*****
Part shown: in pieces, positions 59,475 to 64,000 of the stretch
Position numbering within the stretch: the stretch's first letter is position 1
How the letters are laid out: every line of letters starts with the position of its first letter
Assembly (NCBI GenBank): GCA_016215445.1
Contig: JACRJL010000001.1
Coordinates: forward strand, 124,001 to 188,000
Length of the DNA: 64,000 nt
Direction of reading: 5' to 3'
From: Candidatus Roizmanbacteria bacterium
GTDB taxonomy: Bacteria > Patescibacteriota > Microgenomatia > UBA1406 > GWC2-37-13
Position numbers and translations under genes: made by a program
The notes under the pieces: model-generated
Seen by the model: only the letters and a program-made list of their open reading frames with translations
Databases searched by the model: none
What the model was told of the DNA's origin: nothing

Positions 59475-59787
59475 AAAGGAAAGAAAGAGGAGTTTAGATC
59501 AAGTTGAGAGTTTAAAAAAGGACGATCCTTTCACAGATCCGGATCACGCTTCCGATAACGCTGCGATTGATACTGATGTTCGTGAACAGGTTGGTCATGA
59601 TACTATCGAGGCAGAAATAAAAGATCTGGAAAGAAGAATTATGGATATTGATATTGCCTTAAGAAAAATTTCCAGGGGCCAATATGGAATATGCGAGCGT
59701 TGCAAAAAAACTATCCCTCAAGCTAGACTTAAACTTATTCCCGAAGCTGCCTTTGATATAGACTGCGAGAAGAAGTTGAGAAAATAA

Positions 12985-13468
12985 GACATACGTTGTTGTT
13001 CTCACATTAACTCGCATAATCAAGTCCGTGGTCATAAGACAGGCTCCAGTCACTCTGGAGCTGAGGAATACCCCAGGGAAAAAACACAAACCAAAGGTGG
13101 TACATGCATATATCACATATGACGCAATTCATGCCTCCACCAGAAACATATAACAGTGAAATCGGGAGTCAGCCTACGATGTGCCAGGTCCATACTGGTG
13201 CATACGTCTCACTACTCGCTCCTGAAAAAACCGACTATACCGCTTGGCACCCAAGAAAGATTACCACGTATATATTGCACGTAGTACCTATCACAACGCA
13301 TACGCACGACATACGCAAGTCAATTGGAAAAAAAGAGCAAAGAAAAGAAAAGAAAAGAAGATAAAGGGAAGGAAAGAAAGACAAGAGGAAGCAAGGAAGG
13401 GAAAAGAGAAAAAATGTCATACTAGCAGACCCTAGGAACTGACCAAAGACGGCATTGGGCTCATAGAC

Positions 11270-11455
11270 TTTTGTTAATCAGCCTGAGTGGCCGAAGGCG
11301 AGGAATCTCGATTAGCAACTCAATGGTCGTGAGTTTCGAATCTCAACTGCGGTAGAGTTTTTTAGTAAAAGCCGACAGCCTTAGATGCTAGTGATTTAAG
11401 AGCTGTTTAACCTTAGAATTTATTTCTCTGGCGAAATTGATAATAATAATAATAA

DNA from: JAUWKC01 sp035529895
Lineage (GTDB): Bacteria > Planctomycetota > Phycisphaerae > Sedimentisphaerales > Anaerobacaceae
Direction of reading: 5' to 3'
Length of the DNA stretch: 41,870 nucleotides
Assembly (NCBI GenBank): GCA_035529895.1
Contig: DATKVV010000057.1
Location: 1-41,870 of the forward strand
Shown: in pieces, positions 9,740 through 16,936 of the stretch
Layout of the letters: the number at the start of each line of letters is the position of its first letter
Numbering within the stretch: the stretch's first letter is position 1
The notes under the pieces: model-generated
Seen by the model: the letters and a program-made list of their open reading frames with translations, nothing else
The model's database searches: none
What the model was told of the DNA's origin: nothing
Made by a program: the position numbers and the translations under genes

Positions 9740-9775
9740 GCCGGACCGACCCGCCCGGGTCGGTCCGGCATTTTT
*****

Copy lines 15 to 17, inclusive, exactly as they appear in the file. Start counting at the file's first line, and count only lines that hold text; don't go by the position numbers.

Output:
What the model was told of the DNA's origin: nothing

Positions 59475-59787
59475 AAAGGAAAGAAAGAGGAGTTTAGATC